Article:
image:
     repository: wallarm/node
     tag: 2.14
     pullPolicy: Always
  wallarm_host_api: "api.wallarm.com"
  deploy_username: "username"
  deploy_password: "password"
  app_container_port: 80
  tarantool_memory_gb: 2
  mode: "block"

There are some parameters we need to update. The first one is wallarm_host_api. You can choose between two values defining the right Wallarm API endpoint, depending on where your Wallarm account is located. If you are in the EU cloud, you should use api.wallarm.com. If your account is located in the US cloud, please use value us1.api.wallarm.com .

The deploy_username and deploy_password refer to the user having the Deploy role in your Wallarm account. If you didn’t create it yet, it’s time to do it by following our instructions.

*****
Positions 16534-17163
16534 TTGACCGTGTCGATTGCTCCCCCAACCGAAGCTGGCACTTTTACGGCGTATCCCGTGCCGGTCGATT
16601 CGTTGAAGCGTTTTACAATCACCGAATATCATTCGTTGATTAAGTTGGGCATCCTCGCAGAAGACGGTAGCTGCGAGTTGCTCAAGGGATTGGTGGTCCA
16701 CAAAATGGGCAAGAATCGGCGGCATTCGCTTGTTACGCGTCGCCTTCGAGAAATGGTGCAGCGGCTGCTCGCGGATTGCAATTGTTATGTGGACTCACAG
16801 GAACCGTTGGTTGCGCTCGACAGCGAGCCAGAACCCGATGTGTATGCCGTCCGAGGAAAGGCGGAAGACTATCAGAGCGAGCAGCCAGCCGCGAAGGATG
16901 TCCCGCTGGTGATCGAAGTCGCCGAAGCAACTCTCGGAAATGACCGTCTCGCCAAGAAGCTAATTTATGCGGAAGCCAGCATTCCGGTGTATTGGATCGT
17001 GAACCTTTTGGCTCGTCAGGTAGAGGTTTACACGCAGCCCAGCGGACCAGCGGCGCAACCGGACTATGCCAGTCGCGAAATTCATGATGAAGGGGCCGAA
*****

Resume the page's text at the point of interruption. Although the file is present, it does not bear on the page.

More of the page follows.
The app_container_port value defines the port on which your container accepts incoming requests, and it must match the ports.containerPort you defined in your main app container.

Now we reach the real gold of this quick configuration process: how do you want to run the request filtering? Setting a value for mode , you can disable the request processing (off), or just monitor it (monitoring). Still, the typical use is the block mode, so Wallarm WAF can process all requests and block the malicious ones using its own AI-powered approach. Are you in doubt? Well, let us tell you that 88% of our customers use Wallarm WAF in blocking mode!

The setup is almost over: with a simple command you can check if the values.yaml file is valid.

helm lint